Teams had used two-high looks against the Chiefs throughout the season in an attempt to stop the big play. That definitely worked for the Buccaneers as Mahomes was 0-for-5 with an interception on passes that traveled at least 20 yards past the line of scrimmage. Losing those explosive plays hadn’t completely limited the Chiefs during the regular season. Mahomes was more than willing to take the short and intermediate throws, usually to Kelce, and keep the ball moving.
But with the pressure getting home with four which left seven in coverage and those two deep looks, the short throws weren’t there either. Mahomes was often left to force passes into tight coverage, something he hadn’t done often in his career and an idea the entire Kansas City offense has been built around eliminating.
Among 197 qualified quarterback seasons, Patrick Mahomes’s three seasons as a starter have the third (18), eighth (20), and 11th (19) lowest tight window throw rates, per @NextGenStats, all with at least a league-average aDOT pic.twitter.com/6x8Q7yNg40
— Dan Pizzuta (@DanPizzuta) February 4, 2021
According to Next Gen Stats, Mahomes threw into tight coverage on 20.4% of his pass attempts against the Buccaneers. It was just the seventh time in his career that he eclipsed the 20% and the first time in the 2020 season. Six quarterbacks this season averaged over a 20% tight window throw rate. Mahomes has as many career games with a tight window throw rate under 5% as he does games over 20%. In those games of at least 20%, Mahomes is 4-3, including this game and a loss to the New England Patriots in the 2018 AFC Championship Game. The defenses that pop up on the list of games in which that occurred are the types that can create pressure with four and play great coverage behind it. The tight coverage also turned into nine passes defensed for the Buccaneers, the most ever against a Mahomes-led team.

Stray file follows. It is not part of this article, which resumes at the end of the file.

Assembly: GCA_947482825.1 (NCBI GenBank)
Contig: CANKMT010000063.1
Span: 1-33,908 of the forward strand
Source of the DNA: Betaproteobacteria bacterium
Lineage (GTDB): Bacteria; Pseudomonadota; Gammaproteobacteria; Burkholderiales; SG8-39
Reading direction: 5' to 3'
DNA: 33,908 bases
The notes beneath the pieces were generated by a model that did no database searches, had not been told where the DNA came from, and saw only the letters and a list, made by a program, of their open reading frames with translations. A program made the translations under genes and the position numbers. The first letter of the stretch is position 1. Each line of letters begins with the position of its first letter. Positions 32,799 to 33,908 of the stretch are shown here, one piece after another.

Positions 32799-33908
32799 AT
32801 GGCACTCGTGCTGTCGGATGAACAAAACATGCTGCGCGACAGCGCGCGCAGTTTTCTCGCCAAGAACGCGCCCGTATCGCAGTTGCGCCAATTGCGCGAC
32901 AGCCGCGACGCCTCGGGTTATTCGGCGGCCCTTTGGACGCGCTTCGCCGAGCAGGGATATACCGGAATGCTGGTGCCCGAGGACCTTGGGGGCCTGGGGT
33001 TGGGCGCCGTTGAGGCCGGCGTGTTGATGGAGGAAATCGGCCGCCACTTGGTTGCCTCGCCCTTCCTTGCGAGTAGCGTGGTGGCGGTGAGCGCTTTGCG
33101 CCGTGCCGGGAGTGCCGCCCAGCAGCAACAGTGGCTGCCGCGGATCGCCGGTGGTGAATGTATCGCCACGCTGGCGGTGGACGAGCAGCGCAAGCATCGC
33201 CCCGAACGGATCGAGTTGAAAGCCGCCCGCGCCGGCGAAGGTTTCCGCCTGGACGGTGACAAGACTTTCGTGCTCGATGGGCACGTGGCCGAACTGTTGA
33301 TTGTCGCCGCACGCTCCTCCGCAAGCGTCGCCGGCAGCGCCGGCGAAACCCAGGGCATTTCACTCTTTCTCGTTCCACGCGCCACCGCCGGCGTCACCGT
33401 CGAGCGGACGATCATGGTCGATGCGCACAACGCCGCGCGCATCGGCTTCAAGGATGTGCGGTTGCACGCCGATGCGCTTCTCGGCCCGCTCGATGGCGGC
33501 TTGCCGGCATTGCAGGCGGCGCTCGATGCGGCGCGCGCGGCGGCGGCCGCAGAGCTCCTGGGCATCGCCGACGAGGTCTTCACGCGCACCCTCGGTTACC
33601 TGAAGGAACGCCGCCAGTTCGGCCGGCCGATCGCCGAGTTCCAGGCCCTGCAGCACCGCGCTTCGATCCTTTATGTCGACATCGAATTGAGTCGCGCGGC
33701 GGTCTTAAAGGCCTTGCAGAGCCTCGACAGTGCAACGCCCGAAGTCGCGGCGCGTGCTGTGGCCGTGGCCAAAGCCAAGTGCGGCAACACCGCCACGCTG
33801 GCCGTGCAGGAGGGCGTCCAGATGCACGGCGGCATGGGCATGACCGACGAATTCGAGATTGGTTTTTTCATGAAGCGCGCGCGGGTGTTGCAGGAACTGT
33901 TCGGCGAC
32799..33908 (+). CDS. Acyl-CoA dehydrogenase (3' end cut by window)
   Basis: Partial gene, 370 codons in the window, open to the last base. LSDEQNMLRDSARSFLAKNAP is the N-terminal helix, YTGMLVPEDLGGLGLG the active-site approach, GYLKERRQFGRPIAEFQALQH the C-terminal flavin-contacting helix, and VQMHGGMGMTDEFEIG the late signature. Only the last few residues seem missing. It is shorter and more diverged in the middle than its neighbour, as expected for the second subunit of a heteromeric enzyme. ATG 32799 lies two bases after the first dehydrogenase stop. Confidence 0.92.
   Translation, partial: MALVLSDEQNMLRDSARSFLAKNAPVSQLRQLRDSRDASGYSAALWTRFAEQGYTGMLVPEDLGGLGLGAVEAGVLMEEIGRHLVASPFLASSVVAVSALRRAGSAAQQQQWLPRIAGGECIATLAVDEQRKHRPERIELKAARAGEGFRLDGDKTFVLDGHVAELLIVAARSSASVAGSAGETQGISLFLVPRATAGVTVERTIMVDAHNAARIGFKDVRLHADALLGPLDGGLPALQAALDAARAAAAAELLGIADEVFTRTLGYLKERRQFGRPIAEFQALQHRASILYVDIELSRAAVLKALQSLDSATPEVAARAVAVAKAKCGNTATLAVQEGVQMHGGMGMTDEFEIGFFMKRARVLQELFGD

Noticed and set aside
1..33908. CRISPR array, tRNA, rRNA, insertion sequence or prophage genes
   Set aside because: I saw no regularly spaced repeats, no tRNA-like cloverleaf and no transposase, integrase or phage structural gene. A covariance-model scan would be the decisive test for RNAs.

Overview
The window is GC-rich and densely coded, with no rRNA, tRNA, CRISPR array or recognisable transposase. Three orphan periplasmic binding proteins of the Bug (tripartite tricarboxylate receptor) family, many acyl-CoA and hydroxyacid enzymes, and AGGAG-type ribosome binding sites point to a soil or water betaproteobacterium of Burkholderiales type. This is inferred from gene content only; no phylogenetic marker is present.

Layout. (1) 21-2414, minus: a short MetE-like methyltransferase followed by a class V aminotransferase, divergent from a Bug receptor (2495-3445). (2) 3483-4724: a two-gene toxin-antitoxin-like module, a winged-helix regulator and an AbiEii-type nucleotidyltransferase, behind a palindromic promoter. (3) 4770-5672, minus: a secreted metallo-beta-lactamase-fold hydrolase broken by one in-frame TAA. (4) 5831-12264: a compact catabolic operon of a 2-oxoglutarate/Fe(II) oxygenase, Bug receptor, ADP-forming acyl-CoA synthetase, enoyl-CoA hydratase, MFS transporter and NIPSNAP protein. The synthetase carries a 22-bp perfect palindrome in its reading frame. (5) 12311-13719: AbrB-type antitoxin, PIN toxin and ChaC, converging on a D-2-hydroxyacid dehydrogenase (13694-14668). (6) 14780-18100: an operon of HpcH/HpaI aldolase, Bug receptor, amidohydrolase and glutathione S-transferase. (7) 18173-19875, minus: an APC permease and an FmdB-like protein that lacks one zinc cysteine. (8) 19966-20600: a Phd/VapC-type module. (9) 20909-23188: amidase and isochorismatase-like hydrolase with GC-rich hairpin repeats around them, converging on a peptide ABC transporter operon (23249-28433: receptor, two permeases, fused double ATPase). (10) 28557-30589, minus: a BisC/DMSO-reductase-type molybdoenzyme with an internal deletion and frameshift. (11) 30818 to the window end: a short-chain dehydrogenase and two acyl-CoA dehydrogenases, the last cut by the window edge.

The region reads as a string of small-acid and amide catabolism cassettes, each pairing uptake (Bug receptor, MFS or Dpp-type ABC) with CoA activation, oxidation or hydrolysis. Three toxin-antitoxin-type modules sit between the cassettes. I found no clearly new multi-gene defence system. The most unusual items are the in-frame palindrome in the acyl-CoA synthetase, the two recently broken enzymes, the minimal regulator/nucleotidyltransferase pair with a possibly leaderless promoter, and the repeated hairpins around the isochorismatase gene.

Patrick Mahomes Career Games With Tight Window Throw Rate Over 20%
|Year||Week||Opponent||Tight Window %||Passes Defensed|
Tampa Bay’s corners also completely took away the outside for the Chiefs. Mahomes was 13-of-16 for 185 yards in the middle of the field — much of which came in the second half when they started with those throws to Kelce against the two-high looks — but he was just 11-of-21 for 54 on throws to the outside past the line of scrimmage. He was just 1-of-10 for 12 yards on outside throws beyond 10 yards.
The Buccaneers’ corners were helped out by the two-deep shells but they were able to keep Kansas City’s receivers mostly in check. Carlton Davis was the victim in the Week 12 meeting, but he allowed only two receptions for 14 yards on four targets as the closest defender in this game.
All of this combined for a performance that saw Mahomes average 5.5 yards per attempt. -0.19 EPA per play according to nflfastR, and a 49.9 QBR — his second career game with a QBR under 50. This also shows the magic of Mahomes. With everything that went wrong in the game. he was still barely below average with his results.
Short And Simple
Tom Brady won Super Bowl MVP, but his performance was sparked by a perfect game plan from Bruce Arians and Byron Leftwich. Like Bowles, Steve Spagnuolo has loved to bring the blitz during his time as Kansas City’s defensive coordinator and the Buccaneers were ready for it in this game.
Brady was blitzed on 23.3% of his dropbacks, still below the Chiefs’ season average, but he was pressured just five times all game — 16.7% of his total dropbacks. So much of this came from Brady getting the ball out quickly. He averaged just 2.27 seconds to throw, which was well below his 2.57-second regular season average. Getting rid of the ball that quickly nearly eliminates the amount of pressure that can get home. According to Next Gen Stats only seven sacks all season across the NFL happened faster than Brady’s average time to throw in the Super Bowl.